Results: A range of direct and moderated relationships are described, with important differences between the psychological variables associated with emotional dysfunction and physical dysfunction. Whist some direct relationships between appraisals and both emotional and physical functioning were observed, catastrophising moderated the relationship between appraisals, acceptance and emotional functioning. By contrast, acceptance moderated the relationship between appraisals, catastrophising, and physical functioning.

Discussion: The findings suggest that different psychological processes many underlie successful emotional and physical functioning in chronic pain. Interestingly, appraisals relating to the controllability of pain do not show significant relationships with either emotional or physical functioning. The clinical and theoretical implications of the results are discussed, as are directions for further research.

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Acceptance…. like learning to ride a bike

I found a nice little video on youtube recently of Kevin Polk describing the contingency-shaped nature of Acceptance and Commitment Therapy (or Acceptance & Commitment Training, as they call it in the program at the regional centre of the Veteran Affairs in Togus, Maine USA). A nice metaphor that ACT is like learning to ride a bike, no amount of instruction can replace actually being shaped by doing it. This rule-governed vs contigency-shaped distinction gets to the heart of what ACT is about (I have previously discussed this here, in relation to therapy supervision).

Dr Polk and his colleagues treat veterans for PTSD using ACT and have a program that makes the approach more accessible by describing the skills as “Let Go, Show Up and Get Moving” in valued directions. They presented their work at the recent ACT Summer Institute IV in Chicago, and I was impressed by how simple and elegant the approach was, while still being consistent to the model. It was also impressive how many groups they had run in just a couple of years. Here is a potted description of their program:

The Intensive Outpatient PTSD Program (IOP) – ACT is presented to a cohort of veterans in a “workshop” format across 14 classes (groups) in five days. All aspects of ACT (Let Go, Show Up, and Get Moving) are experienced in the 14 sessions. Veterans who have graduated from a week-long cohort are offered unlimited follow-ups in the form of additional groups or individual “coaching” via the phone or in person. The program conducts 26 cohorts per year.

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Acceptance and Commitment Therapy in Early Psychosis

Recently, with my colleague Joe Oliver, we presented our work (at the ACT Summer Institute IV) on developing acceptance and commitment therapy to help young people recovering from a first episode of psychosis. We titled our presentation “ACT Early”, and described the work we have been doing in developing groups and individual therapy for this population.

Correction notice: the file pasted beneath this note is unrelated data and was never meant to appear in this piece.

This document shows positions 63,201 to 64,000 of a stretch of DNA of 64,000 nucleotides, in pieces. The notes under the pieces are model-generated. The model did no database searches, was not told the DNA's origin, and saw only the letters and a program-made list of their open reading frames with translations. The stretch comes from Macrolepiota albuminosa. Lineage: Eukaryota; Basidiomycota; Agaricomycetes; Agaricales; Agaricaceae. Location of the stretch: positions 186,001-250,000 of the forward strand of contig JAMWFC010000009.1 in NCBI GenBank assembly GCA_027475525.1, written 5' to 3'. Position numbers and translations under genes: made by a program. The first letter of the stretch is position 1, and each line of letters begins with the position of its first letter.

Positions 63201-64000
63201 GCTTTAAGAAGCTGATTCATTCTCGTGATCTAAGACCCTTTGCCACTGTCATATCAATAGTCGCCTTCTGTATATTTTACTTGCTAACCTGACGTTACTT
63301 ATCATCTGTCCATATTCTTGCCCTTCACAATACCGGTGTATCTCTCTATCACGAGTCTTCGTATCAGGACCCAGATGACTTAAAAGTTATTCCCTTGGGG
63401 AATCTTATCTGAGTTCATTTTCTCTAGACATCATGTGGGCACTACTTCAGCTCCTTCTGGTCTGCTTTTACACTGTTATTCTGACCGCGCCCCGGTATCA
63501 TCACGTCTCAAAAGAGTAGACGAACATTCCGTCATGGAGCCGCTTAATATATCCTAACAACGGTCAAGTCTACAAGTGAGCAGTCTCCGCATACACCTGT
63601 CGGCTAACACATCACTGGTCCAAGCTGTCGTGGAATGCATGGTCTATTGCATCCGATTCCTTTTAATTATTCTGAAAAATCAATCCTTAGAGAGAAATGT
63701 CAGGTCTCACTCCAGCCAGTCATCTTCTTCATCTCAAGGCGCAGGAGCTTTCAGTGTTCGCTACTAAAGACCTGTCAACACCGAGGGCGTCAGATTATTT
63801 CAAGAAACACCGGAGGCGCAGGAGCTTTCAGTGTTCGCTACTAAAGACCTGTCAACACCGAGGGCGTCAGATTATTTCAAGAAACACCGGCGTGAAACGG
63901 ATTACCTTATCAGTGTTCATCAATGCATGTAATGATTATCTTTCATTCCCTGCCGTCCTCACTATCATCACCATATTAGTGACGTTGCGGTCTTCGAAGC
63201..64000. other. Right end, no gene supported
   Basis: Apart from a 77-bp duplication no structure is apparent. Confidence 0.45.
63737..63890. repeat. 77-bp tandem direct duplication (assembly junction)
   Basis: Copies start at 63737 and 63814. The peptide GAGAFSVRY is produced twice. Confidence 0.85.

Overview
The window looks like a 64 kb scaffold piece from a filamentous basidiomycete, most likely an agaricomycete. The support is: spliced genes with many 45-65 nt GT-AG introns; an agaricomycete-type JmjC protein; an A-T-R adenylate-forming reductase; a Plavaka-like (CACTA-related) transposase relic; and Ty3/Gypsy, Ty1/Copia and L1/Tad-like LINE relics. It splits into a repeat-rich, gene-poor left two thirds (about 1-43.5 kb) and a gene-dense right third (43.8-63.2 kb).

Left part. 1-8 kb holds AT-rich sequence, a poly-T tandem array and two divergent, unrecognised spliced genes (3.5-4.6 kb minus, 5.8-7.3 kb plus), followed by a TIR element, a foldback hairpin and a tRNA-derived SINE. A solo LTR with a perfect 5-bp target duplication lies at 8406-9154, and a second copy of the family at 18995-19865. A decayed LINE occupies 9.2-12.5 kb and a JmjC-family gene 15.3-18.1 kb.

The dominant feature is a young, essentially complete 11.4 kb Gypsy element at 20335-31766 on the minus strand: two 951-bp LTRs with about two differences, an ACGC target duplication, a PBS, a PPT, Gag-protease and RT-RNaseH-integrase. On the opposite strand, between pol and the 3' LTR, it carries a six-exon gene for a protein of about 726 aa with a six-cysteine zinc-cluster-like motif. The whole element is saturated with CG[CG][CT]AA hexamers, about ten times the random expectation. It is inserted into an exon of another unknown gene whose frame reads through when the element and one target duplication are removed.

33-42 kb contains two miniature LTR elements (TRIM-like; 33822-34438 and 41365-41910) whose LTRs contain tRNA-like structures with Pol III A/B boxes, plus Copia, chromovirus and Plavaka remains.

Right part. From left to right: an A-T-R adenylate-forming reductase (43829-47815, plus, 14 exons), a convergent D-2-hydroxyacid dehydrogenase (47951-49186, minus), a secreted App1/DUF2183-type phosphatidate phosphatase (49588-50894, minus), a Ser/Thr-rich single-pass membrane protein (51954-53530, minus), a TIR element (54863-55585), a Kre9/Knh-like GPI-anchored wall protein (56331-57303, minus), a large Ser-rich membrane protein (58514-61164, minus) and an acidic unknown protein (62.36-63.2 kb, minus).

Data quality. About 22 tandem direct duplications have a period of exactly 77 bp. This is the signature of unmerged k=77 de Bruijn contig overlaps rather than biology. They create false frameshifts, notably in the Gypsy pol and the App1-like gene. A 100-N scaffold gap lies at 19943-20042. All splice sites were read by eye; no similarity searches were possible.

Conference Abstract:

The stance of acceptance and committed action may allow for flexibility in response to persisting psychotic experiences, as has been suggested in ACT studies with the seriously mentally ill (Bach & Hayes, 2002; Gaudiano & Herbert, 2006). There is also the exciting potential for researching the impact of ACT in the early phase of psychosis – helping first episode clients to recover from psychosis through the development of a more mindful approach toward unusual experiences and critical appraisals, and committing to values-based actions.

More specifically, the use of ACT may:

[1] foster the development of a psychologically flexible stance toward anomalous experiences,

[2] enable a “values-based” recovery,

[3] reduce the impact of “fear of recurrence” of psychosis through development of mindfulness and self as context,

[4] enable individuals to notice the process of self-stigmatisation, contexts where this operates as a barrier, and commit to valued directions in the face of these appraisals, and

[5] improve relapse prevention plans through the use of mindfulness and committed action.

We describe a group program we have developed, as well as individual work with young people who have experienced a first episode of psychosis. In addition there is discussion about a pilot ACT/mindfulness group for people experiencing at risk mental states, who may be in a prodromal phase of psychosis.

The .pdf of this workshop is here: act-early-morris-oliver-2008 and the audio recording of our presentation is here (.mp3 format, 30MB download)

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Acceptance and Commitment Therapy in the United Kingdom

For the past 6 months or so I have been working on a committee to set up a Special Interest Branch of the BABCP that focuses on Acceptance and Commitment Therapy (ACT). It has been good to get involved again in organising training and the promotion of evidence-based psychological therapy, something that I used to do when I lived in Perth (when I was in the West Australian branch of the AACBT). Aside from the appeal of letting others know about ACT, I’ve enjoyed having contact with other therapists and researchers who are keen about the science and therapeutic stance that ACT takes.

In my experience, the ACT community has been welcoming and inspiring, living the values of the approach, which includes emphasising the key role of science in developing methods to help people: the hard graft of research, open to skepticism and debate, and remaining linked to basic research and philosophical assumptions. It has seemed a good fit for me with my background training as a scientist-practitioner in clinical psychology.

I hope that the work of the ACT Special Interest Branch in the UK will continue this trend. For those who are curious, the link to the homepage of the ACTSIB is here.